Labor Activists Protest Harvard Layoffs Citing Discrimination
Cambridge, Mass. - Labor activists, Harvard University employees, and friends and family rallied today in Cambridge to protest the laying off of three University Financial Services workers, citing apparent discrimination.
The emergency rally was held with just a day of notice, after Darlene Tate, a Harvard staffer with more than 25 years of experience in accounts payable, was informed Thursday she was being laid off shortly after returning from disability leave.
Tate is the third employee in the department to be laid off in the past six months. All three are people of color, over 40, and two have history with disabilities, according to the statement released by Geoff Carens, a library assistant at Harvard's Lamont Library and union representative with Harvard Union Clerical and Technical Workers/AFSCME Local 3650. Activists are calling for the immediate reinstatement of Tate and the other two employees involved, noting that all Caucasian employees in their unit are keeping their jobs.
Harvard spokesman Kevin Galvin declined to comment on the layoffs, because he is unable to comment on personnel matters.
Despite the freezing temperatures, about 25 bundled-up protestors showed up at Harvard Square at noon and marched down Massachusetts Avenue to picket outside the building that houses Financial Services.
“Hey Harvard you’ve got cash, why do you treat your workers like trash?” they chanted, carrying signs protesting discrimination, such as “3 layoffs here, all 3 are workers of color; Harvard does discriminate!”
Representatives from the Industrial Workers of the World, Service Employees International Union, HUCTW and Common Struggle were in attendance, as were Darlene Tate, her daughter Charlene, and a few other friends and family members.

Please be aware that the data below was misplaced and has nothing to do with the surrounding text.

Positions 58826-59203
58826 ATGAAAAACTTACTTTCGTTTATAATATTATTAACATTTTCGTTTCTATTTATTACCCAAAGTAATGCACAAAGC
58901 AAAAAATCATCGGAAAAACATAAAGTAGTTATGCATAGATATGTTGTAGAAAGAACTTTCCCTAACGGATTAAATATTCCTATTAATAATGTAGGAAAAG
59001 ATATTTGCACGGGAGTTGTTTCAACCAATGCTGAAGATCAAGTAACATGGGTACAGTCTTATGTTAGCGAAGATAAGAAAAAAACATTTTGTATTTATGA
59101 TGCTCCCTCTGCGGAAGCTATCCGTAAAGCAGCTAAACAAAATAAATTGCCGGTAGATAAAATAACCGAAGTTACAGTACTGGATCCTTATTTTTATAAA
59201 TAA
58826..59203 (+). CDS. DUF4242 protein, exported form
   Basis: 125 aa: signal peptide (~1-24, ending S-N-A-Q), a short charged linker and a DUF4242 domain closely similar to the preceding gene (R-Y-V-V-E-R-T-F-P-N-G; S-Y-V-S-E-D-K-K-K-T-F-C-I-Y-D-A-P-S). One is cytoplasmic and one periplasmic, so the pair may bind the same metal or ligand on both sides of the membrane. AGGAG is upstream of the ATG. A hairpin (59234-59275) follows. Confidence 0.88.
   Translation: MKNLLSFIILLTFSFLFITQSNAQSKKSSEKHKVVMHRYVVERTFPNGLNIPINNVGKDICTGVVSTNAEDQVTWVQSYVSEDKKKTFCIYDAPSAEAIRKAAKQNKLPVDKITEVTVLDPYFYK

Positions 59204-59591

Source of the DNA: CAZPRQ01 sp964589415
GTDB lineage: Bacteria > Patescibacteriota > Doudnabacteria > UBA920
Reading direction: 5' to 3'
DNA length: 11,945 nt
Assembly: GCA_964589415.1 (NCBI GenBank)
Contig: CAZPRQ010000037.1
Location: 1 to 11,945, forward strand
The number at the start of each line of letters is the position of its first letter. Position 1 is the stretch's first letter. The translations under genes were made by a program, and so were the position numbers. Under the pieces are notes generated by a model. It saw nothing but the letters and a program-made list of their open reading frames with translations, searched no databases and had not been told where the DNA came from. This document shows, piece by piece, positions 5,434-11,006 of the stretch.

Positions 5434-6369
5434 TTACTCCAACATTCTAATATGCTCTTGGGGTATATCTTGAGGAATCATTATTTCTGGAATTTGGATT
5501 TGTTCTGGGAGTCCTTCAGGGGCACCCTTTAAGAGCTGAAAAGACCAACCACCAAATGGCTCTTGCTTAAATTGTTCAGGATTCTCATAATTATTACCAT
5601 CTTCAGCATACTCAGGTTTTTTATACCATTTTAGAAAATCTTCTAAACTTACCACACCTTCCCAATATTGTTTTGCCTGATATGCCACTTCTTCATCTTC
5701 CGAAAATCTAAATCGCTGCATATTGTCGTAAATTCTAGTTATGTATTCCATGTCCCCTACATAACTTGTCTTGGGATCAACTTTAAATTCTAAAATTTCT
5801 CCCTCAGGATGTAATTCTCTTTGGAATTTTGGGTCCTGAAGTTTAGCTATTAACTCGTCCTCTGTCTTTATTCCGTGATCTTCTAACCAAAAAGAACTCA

Tate said the university told employees in March they would be reorganizing the department and offered them a severance package, after which supervisors began monitoring productivity to rate performance. But, she said, the metrics were inconsistent and unfair.
“I feel my manager changed it when he felt like it. He would set a rule today and it might change in an hour from now, two hours from now, next week,” she said.
Carens said the employees were subjected to horrific stress, pressured to outperform their colleagues or lose their jobs. He wrote extensively about the work environment in Harvard’s Perspective Magazine in October, citing great pressure on the veteran staff and noting that they were replaced with temporary staff following the layoffs.
Two employees were laid off in the fall, and Tate was told Thursday she was being laid off, immediately after returning from disability leave with doctor approval, she said.
“I would like them to give me an apology; I would like for them to give me back my position along with the other two people that were laid off, because I believe we were done unjust,” Tate said.
Carens said he and the employees would soon be meeting with a labor attorney and considering discrimination charges.